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5.16: Putting It Together- Early Childhood

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    Young girls happily playing with ribbon wands.

    Usually, sometime at the beginning of early childhood, a parent will suddenly realize that their child is no longer a baby. This may happen because the child has physically grown and no longer has baby-like features, but more often it is because all of a sudden the parent realizes that this child is becoming independent. The child might be choosing their outfit for the day, or trying to learn to tie their shoelaces. It usually happens when the child is around two years old, right as early childhood is beginning. This realization that a baby is no longer a baby, that they are a child, is just the beginning.

    As you have learned in this module, early childhood is a time of great changes for children. While the child is still obviously a child physically, in the 4-year span of early childhood they make great strides in development—by the end of this period a child’s brain is nearly adu .epub/08:_Module_5:_Early_Childhood/08.16:_Putting_It_Together:_Early_Childhood#footnote-218-1" class="footnote">[1]

    Parents caring for children in early childhood contribute greatly to development in direct and in indirect ways. Teaching new words, laying-down expectations for behavior in different contexts, choosing daycare centers, helping to build self-confidence, and providing general care for the child all contribute to the child’s healthy development through early childhood. Parents and other caretakers should encourage healthy habits in their young children, including making healthy food choices and exercising the body and the brain. They should challenge children to think in new ways and create opportunities for children to learn about themselves so that they can develop a healthy and realistic self-concept.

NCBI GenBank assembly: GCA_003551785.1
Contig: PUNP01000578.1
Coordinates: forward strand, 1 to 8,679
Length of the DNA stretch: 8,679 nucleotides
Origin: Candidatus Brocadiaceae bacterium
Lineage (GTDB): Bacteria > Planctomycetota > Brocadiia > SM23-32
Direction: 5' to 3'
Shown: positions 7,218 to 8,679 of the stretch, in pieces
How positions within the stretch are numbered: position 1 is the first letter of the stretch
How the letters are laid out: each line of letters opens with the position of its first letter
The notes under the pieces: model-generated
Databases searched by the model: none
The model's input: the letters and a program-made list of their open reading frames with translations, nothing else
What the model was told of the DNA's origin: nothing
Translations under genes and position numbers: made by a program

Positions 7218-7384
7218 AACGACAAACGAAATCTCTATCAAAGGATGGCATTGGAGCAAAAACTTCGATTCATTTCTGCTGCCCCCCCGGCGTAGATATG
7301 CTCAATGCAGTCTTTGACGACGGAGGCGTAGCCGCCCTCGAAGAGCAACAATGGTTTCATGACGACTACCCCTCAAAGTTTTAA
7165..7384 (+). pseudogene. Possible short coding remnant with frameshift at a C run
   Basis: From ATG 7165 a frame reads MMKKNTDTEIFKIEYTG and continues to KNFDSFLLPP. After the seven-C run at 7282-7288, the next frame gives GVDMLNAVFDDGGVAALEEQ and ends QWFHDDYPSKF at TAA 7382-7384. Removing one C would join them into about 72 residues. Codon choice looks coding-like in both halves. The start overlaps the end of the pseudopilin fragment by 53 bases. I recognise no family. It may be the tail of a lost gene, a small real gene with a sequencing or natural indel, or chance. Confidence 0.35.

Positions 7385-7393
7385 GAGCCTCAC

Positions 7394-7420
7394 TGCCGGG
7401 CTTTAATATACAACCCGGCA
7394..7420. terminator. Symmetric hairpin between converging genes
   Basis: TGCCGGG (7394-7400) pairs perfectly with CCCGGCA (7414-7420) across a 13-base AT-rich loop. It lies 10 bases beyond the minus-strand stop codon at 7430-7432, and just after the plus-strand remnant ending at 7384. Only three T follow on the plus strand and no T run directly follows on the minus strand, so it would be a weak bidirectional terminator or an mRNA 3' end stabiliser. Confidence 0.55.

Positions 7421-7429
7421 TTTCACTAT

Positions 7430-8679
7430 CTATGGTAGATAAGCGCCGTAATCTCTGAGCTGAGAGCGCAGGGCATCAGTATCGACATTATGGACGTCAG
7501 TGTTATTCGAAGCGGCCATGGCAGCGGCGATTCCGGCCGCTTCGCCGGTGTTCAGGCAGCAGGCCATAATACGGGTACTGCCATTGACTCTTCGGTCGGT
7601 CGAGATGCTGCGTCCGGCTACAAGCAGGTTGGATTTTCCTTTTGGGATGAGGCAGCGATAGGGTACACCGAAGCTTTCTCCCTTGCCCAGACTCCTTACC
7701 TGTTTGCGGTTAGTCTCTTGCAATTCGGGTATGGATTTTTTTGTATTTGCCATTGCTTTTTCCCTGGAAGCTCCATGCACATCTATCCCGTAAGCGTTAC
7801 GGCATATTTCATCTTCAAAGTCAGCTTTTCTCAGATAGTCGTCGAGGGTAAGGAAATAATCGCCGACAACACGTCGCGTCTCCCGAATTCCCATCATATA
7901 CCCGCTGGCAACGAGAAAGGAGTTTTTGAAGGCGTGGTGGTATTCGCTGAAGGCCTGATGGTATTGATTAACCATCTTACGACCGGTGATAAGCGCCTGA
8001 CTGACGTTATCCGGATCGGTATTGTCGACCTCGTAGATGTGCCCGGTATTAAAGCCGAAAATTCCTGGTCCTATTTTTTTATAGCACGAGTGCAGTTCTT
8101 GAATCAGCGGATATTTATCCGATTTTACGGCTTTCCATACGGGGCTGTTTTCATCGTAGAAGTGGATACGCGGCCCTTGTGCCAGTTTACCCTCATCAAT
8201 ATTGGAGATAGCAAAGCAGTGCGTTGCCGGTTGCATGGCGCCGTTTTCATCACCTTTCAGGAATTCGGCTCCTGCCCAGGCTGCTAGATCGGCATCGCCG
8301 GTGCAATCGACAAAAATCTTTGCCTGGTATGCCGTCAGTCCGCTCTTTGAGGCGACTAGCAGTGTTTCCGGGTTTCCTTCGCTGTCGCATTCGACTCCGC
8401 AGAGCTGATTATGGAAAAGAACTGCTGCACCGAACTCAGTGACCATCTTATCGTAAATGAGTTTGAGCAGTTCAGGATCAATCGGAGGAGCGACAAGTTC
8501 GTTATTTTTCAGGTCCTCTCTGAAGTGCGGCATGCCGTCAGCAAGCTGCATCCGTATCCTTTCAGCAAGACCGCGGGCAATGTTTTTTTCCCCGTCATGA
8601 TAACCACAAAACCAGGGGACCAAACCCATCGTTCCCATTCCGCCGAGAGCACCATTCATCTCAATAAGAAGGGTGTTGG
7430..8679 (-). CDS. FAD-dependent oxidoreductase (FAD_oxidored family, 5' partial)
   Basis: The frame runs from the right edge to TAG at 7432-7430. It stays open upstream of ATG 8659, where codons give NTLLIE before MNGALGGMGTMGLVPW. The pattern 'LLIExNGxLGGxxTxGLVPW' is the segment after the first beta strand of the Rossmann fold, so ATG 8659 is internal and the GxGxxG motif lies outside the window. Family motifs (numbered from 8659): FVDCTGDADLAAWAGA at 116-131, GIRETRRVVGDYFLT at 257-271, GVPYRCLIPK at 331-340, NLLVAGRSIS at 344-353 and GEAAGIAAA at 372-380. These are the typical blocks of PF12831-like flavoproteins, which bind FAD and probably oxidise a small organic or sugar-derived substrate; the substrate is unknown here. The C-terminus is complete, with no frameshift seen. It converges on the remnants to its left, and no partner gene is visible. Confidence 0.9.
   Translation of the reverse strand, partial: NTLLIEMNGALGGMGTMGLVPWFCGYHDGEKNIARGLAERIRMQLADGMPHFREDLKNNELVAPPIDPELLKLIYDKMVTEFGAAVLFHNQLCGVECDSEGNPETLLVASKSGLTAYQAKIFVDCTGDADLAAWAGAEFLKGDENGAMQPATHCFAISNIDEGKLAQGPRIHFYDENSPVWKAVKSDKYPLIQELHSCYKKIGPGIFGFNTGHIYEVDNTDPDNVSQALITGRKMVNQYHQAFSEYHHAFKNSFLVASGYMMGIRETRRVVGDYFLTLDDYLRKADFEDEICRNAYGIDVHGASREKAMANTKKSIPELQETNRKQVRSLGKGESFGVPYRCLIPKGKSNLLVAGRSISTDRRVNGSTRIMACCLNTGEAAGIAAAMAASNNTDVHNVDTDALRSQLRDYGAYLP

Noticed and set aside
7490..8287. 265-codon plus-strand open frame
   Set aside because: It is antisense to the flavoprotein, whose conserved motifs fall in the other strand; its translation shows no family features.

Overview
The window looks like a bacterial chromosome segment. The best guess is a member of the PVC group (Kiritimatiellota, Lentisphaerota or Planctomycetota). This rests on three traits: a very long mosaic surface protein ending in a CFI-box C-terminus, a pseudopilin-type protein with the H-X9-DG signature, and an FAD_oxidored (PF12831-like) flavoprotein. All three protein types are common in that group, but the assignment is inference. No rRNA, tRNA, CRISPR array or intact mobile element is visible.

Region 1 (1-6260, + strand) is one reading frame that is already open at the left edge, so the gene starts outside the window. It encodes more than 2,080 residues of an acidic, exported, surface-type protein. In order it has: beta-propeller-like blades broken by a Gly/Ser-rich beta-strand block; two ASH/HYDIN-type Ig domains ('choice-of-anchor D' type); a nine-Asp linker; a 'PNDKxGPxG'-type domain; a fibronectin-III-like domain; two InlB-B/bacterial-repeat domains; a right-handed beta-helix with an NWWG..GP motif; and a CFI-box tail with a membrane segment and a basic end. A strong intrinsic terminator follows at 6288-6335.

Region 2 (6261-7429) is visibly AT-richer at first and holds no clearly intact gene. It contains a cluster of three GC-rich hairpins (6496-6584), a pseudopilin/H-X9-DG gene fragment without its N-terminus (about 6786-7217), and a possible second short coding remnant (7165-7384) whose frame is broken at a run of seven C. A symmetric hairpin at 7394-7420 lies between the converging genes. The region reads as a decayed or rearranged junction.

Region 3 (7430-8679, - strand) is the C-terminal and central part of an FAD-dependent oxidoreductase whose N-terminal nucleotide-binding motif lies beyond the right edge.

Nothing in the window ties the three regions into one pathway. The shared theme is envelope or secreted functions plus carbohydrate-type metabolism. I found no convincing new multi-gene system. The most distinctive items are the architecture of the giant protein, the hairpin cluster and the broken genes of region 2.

The learning that happens for children in early childhood is the stepping stone for the next stage, middle childhood. Many of the advances that began in early childhood will continue to be refined in the next stage.

    1. de Leon Huld, Nickee. "How Many Words Does the Average Person Know?" Word Counter. Retrieved from

    Contributors and Attributions

    CC licensed content, Original
    • Putting It Together: Early Childhood. Authored by: Stephanie Loalada for Lumen Learning. Provided by: Lumen Learning. License: CC BY: Attribution
    • Modification, adaptation, and original content. Authored by: Jessica Traylor for Lumen Learning. Provided by: Lumen Learning. License: CC BY: Attribution
    CC licensed content, Shared previously

    This page titled 5.16: Putting It Together- Early Childhood is shared under a CC BY 4.0 license and was authored, remixed, and/or curated by Lumen Learning.

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